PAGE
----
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Plenty of Fish Case Study – CPM Bid Effects – Results

Posted by Riley | Posted in Case Studies, CPM, Plenty of Fish | Posted on April 11th, 2010

30

Earlier this week I made a post about doing a case study on the effects of different CPM bids on Plenty of Fish.  I literally gave away an exact campaign, including ad copy, images, targeting and bids.  I tested different CPM bids of 15c, 25c, 35c and 45c.  I ran this campaign from Sunday – Wednesday.

Campaign with 15c bids
Campaign with 25c bids
Impressions 39,728 Impressions 65,592
Clicks 41 Clicks 57
Avg. CTR 0.103% Avg. CTR 0.087%
Total Costs $5.96 Total Costs $16.40
Leads 4 Leads 6
Conv. Ratio 9.76% Conv. Ratio 10.17%
Revenue $11.60 Revenue $17.40
Profit/Loss $5.64 Profit/Loss $1.00
Campaign with 35c bids
Campaign with 45c bids
Impressions 278,539 Impressions* 447,061
Clicks 283 Clicks 413
Avg. CTR 0.102% Avg. CTR 0.092%
Total Costs $97.49 Total Costs $201.18
Leads 21 Leads 22
Conv. Ratio 7.98% Conv. Ratio 5.58%
Revenue $60.90 Revenue $63.80
Profit/Loss ($36.59) Profit/Loss ($137.38)

* This campaign hit it’s $50 daily spending limit everyday it was active.  If this limit would’ve been higher I would’ve received more impressions.

I was pleasantly relieved to see that my assessment of the Plenty of Fish self-serve advertising platform was wrong.  They absolutely do favor the higher bids and will provide more impressions to higher bids.  Ben from Plenty of Fish noticed my last post and if you didn’t happen to read the comments, he provided some valuable insight to their platform.  His quote is below.

Your CPM will have an affect on your CTR because we serve ads based on CPM price. The highest bids get their ads shown to the user first, followed by the next highest and so forth. So if your bid is too low, then the impressions you receive will be from people who have already seen 20 ads (thus the likelihood of clicking and converting are low).

Also, your CPM will have an affect on your traffic flow because the highest bids get their ad quota fillled first, followed by the next highest and so forth. So if your bid is too low, you might not get the priority to start getting a lot of traffic to your site. This explains why CPM is so critical in highly targeted campaigns.

After reading the quote from Ben above and assessing my stats from the 15c and 25c campaigns, I’m wondering if I could use the Session Depth targeting criteria to my advantage. I realize that my stats on those two campaigns aren’t statistically significant, but it got me thinking and made me realize something. When I first login to Facebook, I’ll be checking messages, notifications and status updates first thing and won’t pay attention to the ads at first. Then as I start just dicking around on Facebook, I notice myself paying more attention to the ads.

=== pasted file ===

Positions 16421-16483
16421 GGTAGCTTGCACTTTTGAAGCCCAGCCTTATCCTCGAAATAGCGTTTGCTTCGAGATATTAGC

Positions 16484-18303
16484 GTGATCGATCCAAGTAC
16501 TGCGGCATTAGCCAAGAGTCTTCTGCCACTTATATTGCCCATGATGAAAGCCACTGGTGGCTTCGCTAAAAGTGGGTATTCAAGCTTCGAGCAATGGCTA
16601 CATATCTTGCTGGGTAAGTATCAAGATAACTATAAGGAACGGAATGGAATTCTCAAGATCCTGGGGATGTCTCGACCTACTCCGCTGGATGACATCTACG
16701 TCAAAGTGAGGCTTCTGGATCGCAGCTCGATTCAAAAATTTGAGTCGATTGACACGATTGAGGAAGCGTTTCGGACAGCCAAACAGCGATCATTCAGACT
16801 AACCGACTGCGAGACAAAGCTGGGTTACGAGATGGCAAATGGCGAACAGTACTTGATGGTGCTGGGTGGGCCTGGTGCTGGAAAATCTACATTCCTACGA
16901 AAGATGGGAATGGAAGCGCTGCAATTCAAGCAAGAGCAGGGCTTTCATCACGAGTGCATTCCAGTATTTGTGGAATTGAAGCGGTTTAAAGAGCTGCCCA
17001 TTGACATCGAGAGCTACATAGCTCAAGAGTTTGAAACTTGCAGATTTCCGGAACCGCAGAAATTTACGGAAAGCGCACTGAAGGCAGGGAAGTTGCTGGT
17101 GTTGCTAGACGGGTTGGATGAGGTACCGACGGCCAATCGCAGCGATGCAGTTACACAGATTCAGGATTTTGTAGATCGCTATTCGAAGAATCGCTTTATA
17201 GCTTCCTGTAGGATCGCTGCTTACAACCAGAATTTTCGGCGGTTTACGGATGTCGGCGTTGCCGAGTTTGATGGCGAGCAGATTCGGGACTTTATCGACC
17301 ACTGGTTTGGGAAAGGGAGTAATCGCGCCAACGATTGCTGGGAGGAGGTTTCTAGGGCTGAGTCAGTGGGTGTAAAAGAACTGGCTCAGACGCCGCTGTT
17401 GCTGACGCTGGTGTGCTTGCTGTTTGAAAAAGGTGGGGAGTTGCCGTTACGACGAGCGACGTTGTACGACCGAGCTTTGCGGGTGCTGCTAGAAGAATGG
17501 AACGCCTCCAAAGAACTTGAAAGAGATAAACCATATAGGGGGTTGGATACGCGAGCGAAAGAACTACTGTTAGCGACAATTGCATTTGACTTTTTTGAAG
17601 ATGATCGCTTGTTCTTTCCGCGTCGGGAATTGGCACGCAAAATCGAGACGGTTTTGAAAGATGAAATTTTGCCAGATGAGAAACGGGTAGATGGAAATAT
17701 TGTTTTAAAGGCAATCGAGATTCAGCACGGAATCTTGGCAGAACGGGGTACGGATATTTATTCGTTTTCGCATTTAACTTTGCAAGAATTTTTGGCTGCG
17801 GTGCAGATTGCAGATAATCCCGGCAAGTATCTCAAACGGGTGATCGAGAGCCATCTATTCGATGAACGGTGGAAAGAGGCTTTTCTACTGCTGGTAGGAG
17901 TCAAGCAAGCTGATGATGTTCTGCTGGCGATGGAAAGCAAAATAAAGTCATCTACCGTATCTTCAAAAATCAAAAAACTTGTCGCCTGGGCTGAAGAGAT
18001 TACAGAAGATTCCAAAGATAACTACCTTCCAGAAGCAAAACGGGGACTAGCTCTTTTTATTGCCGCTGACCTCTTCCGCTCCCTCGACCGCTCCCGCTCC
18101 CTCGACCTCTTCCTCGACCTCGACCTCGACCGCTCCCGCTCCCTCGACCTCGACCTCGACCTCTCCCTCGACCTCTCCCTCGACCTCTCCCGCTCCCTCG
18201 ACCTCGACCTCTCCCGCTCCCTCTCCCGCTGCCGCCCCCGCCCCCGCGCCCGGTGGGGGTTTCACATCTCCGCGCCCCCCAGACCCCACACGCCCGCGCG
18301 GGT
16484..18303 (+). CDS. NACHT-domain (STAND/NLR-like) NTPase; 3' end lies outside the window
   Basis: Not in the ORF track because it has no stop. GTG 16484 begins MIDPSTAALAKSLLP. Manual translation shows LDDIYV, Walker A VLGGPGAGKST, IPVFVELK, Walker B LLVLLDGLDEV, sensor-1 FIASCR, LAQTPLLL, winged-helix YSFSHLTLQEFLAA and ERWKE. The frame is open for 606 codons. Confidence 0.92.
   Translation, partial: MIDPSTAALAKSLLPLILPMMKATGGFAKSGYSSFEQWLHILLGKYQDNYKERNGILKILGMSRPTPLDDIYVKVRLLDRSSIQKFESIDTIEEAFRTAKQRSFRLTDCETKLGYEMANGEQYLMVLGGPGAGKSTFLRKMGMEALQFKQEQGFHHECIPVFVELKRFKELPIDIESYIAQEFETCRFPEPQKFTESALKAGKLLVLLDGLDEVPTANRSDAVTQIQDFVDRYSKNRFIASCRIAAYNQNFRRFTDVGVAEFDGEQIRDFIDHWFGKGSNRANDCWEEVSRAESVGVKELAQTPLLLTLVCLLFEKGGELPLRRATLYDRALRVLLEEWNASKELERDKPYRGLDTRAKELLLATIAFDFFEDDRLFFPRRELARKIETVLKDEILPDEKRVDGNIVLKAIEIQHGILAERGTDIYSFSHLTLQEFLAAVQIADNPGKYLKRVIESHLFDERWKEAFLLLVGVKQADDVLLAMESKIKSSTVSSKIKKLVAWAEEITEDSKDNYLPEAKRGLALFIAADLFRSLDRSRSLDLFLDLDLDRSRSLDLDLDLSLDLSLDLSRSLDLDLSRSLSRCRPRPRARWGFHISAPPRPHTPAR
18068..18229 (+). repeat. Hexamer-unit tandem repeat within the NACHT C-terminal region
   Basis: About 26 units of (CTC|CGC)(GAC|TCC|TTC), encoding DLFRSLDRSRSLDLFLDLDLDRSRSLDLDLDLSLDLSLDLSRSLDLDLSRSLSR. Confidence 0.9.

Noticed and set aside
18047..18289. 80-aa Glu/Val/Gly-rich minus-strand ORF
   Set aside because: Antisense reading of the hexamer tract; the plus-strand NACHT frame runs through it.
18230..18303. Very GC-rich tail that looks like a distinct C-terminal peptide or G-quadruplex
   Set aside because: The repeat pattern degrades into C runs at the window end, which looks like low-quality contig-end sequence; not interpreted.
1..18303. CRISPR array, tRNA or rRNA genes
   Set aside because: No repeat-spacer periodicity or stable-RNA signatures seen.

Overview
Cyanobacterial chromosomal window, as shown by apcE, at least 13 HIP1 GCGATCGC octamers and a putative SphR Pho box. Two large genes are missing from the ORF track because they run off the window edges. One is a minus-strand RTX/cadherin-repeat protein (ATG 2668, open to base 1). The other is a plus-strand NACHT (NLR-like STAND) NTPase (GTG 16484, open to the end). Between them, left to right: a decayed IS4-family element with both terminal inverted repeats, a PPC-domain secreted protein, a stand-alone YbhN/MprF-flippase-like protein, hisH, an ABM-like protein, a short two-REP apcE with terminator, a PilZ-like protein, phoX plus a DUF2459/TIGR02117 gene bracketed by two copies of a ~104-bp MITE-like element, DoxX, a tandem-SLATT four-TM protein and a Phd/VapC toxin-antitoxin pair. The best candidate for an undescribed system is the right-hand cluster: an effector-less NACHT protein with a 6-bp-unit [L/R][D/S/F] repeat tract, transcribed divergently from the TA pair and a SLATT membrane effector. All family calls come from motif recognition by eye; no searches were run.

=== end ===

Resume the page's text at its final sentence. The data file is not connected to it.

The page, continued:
So this coming week will see me doing a case study that split tests only the session depth.

Related posts:

  1. Plenty of Fish Case Study – CPM Bid Effects – Preview
  2. Plenty of Fish Case Study – Session Depth – Results
  3. Plenty of Fish Case Study: Session Depth
  4. Plenty of Fish Case Study: Session Depth (repost)
  5. Plenty of Fish Case Study: Who clicks? Who Converts? Find out now!

Comments (30)

lol read the thread markus already told us this

[...] This post was mentioned on Twitter by Riley Pool. Riley Pool said: [BLOG]: Plenty of Fish Case Study – CPM Bid Effects – Results – http://bit.ly/9IKu4X [...]

@Ja Ja Do you take everybody’s word as the truth?

Great analysis Riley. I should do more testing on POF – last time I ran volume there, I just couldn’t crack it

Nice case study. I applaud your attempt to spit testing using POF, but a few things I’ve noticed that hopefully will help you in your testing.

Time of day can have huge swings on CTR so make sure to launch your ads at the same time and maybe have them show evenly instead of running through budget.

Also, when you launch multiple ads that are identical (targetting, copy, image) you’ll notice that they can often have drastic differences in performance. I suggest you launch at least 3 identical ads and average out their results for a more accurate view of how that ad would perform.

Keep it real.

Awesome CS Riley. So what would you recommend to make this profitable? The above results are pretty consistent with my ROI on all my POF campaigns. It’s interesting how your CTR pretty much stays the same but your conversion rate steadily drops.

You’re right regarding session depth, time for me to do some tests myself using that parameter.

Ben suggested playing around with login counts too, any thoughts on that?

@GoogleSearchSux CTR wasn’t part of my case study. I was focused solely on CPM vs. Number of Impressions. However, I do completely agree with you on the CTR vs. Time of Day and having multiple ads to get a true feeling for CTR.

@DH I would recommend using your best images and ad copy. Using that strategy, I’ve made this exact offer profitable.